Las Vegas Sun

October 26, 2014

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Letter to the editor:

Campaign money could help others

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I don’t know if I’m more appalled by the amount of money Sheldon Adelson contributed to a losing proposition or the statement he made regarding a Jewish husband spending so much money. His wife is philanthropic and hard-working enough to, perhaps, laugh it off, but I can’t.

The money spent on these campaigns collectively is obscene, considering the general economy, the desperation of some out-of-work families and the devastation caused by the storms. The $60 billion reported as the total cost of the campaigns could have provided 1 million people with a $60,000-a-year job.

The $60 million reportedly contributed by Adelson alone could have made a significant difference to children, right here in Las Vegas, who go to bed hungry every night.

Now that the election is over, perhaps those Citizens United, if they really care about this country, will find a way to create some jobs themselves rather than trying to influence the powerful to create greater profits for their own coffers.

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  1. I'd like to see a fact check on that $60B number.

    I know there was a lot of money spent on this election, but I haven't heard anything close to that number. I've been hearing about $3B total between both candidates and the super-PACs.

  2. We could stop all this arguing over how much is spent and by whom if we instituted PUBLIC FINANCING of campaigns and outlawed spending by PACS, UNIONS, and other organizations and individuals. All the money from all the entities and individuals corrupts the political and governing process.

    Progressives don't want to outlaw Union contributions because they help push the Progressive agenda. Conservatives don't want to outlaw wealthy contributors because they help push the Conservative agenda.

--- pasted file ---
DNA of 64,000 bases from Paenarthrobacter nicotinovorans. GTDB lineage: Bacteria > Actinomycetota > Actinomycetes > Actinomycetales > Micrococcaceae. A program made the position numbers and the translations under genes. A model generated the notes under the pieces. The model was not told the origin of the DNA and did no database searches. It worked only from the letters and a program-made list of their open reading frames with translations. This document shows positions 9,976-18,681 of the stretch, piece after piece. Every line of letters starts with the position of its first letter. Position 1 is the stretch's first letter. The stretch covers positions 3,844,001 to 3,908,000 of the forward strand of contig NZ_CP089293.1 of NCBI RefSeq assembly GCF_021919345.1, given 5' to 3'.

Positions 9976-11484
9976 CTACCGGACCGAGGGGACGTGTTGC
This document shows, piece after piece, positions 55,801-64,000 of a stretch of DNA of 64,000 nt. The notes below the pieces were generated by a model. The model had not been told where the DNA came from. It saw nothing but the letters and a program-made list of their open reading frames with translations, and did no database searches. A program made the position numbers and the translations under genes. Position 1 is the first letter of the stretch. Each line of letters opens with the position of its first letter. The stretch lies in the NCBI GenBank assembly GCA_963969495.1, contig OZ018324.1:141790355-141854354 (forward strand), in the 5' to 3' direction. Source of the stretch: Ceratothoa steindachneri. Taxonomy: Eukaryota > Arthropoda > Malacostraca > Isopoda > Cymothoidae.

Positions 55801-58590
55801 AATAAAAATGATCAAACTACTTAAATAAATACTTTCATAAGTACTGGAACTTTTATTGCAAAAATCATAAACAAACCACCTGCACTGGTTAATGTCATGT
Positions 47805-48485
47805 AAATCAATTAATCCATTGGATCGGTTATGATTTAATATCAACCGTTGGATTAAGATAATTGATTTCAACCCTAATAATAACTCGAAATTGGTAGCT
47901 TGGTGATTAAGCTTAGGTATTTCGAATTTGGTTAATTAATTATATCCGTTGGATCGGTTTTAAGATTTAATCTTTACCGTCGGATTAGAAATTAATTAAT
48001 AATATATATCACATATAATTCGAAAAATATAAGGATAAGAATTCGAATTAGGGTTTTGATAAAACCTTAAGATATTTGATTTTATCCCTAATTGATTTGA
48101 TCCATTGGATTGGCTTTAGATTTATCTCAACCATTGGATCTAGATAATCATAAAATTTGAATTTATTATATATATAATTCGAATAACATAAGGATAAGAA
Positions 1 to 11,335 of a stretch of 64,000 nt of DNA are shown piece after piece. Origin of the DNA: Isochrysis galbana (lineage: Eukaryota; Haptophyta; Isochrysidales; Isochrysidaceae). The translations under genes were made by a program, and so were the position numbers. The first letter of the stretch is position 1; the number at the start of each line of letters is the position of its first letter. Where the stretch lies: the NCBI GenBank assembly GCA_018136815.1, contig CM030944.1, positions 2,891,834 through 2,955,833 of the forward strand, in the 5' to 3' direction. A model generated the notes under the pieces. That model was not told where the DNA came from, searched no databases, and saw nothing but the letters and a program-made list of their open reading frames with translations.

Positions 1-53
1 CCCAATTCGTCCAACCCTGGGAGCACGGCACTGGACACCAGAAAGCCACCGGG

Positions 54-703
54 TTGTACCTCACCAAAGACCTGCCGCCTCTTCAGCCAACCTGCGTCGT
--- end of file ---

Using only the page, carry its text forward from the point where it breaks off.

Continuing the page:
If you're just a regular good old American you should want PUBLIC FINANCING so your representative would actually be free to vote for what he or she thought best rather than how his or her leadership told them to vote based on money and lobbying.

    Michael

  3. Adelson doesn't tell others how and why to spend their money, why should you and they tell him?

    CarmineD

  4. Does the amount really matter? What matters is the indecency of buying power for self-aggrandizement to the detriment of social justice.

    So long as we are already dreaming, let us dream bigger: Anyone seeking public office should spend his or her own money to finance his or her campaign.

    While we're at it, let us also limit their power in deciding how much they get in salary and benefits, including retirement and 'incidentals.' All other jobs, private or public, follow certain wage and salary administration policies that are sensible. Why are they exempt?

    When you have the power to decide how much money you can get, very, very, very few people have the mettle to resist the temptation of both.

    Turn off the alarm clock.

  5. What has the Citizens United decision gotten us? An exponential increase in misinformation and lies from anonymous wealthy donors. Fortunately, after mid-September it was all pretty much white noise.

  6. Forget the Constitution, according to ASad Teacher and impose draconian rules on those you disagree with. Freedom of speech? So outdated. Economic freedom? No way for some according to Agustin. Where did this women get her degree from? Has she no understanding of just how America works and has for more than 200 years? And she actually has a place in a classroom? What's she teach? Maoism? Stalinism? Certainly not the U.S. Constitution!